There is very little to do in Lagos, especially for kids, so our school often becomes the AISL community’s hub of life. A huge percent of our student population stays after school for sports and activities each weekday, and Saturday mornings have more sports and scouts. Sometimes, however, when the shipping containers haven’t yet been unloaded with goodies and the limited supply of stock at the local stores feels more limited than usual, you have to get creative.
Like most developing countries, Nigeria does have a plethora of plastic water bottles. Drinking tap water is suicide by diarrhea, an unfortunate and, I might guess, messy way to go. So, when life gives you water bottles… make boats! AISL has an annual plastic water bottle boat race at the pool. The rules are simple- the only materials allowed are plastic water bottles, string and tape. Each team has to bring two people (a rower and a passenger) across the length on the pool, drop them off at the other end, put two new people onto the boat and row back. The only propulsion allowed is with the paddle.
Our boat building teams were our advisories (touchy/feely homeroom for all you non-educators). There are four advisories in each grade of the middle school, one for each of our four Houses (think Harry Potter) Lincoln, Jefferson, Washington, and Roosevelt. I agree, the House names are lame- it has something to do with promoting the A of AISL. Boats had to be constructed by the students without the help of their advisor, although what constituted help was helpfully vague. My advisory took the whole project by storm and soon we had a solid, packing tape-covered vessel. Of course, our main goal was to beat Sarah’s grade 8 advisory. Finished, our boat looked impressive- a sleek design, short and torpedo-shaped on both ends to cut through the water and no need to turn it around for the trip back. We added a House flag using a broom handle and a cut up House t-shirt. The kids even designed and built a plastic bottle canon that really worked, but I was so confident of our win, I wouldn’t allow it on the boat for fear we would be disqualified by purposefully sinking a competitor.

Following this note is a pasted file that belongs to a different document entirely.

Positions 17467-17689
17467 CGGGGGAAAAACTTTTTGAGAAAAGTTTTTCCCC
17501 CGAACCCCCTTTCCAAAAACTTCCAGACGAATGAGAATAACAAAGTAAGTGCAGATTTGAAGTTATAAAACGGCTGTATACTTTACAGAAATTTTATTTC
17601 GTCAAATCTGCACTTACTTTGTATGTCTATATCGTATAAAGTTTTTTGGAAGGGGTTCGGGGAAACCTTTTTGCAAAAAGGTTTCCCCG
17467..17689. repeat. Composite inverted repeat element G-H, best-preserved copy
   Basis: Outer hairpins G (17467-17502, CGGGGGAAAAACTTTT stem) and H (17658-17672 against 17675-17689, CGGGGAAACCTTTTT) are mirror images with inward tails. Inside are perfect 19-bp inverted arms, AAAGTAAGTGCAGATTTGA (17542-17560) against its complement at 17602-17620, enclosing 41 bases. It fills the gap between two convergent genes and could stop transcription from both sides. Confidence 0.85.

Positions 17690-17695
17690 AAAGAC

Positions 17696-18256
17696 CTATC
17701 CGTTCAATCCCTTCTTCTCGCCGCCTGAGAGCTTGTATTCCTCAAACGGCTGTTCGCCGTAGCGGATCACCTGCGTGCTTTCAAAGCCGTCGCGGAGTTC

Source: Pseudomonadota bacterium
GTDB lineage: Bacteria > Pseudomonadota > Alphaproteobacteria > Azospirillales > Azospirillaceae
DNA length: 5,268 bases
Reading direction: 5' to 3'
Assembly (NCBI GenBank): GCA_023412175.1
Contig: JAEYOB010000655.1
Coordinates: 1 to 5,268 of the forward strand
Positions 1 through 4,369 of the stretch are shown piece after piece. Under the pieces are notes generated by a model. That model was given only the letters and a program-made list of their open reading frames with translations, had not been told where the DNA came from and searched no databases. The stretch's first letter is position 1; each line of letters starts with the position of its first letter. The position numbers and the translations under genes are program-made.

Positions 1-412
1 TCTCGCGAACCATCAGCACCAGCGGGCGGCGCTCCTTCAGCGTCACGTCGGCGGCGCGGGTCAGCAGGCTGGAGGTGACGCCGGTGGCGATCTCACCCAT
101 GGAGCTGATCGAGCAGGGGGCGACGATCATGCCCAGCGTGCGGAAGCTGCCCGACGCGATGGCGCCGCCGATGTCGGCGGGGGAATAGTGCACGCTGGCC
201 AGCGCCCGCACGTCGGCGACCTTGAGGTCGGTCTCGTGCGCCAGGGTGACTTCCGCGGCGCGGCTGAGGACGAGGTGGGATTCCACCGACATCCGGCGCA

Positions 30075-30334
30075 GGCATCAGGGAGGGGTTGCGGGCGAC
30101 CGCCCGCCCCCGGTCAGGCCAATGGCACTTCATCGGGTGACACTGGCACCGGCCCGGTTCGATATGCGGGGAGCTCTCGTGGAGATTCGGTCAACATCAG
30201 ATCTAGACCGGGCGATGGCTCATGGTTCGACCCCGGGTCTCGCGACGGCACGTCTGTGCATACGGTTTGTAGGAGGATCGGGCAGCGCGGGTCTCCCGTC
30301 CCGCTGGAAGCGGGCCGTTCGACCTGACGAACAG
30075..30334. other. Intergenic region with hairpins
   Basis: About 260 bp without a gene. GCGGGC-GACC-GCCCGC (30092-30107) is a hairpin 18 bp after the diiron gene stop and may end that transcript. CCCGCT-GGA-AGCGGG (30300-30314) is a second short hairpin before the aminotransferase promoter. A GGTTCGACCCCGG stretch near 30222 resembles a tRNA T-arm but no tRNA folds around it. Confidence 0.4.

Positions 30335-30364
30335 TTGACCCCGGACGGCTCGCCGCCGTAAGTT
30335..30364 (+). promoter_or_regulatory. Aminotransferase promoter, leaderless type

The race was this past Friday at the end of the day, and the school was abuzz with excitement. Groups of proud students carried their boats over their heads to the pool, and no two boats were the same. I reminded my students it was impolite to gloat until we won. We sat with our houses and in our colors (my family is in Lincoln and purple) cheering and chanting as the boats made their way to the pool’s edge. Lording over the whole event was athletic director Adrian, wielding a megaphone that was drowned out by the frenzied, uncontrollable preteen screaming. Houses of the same grade raced each other in heats, then the winners of each heat competed in a final race for the overall winner. It was good fun, hysterical, bonded us as an advisory and shot the school spirit through the roof.
Who was the winner? I don’t know, apparently someone from Jefferson House or something. Whatever.
(Our boat sat too high in the water and kept leaning to one side, dumping the kids repeatedly into the pool. They didn’t even get out of the starting line. Sarah has had a shit-eating grin on her face ever since).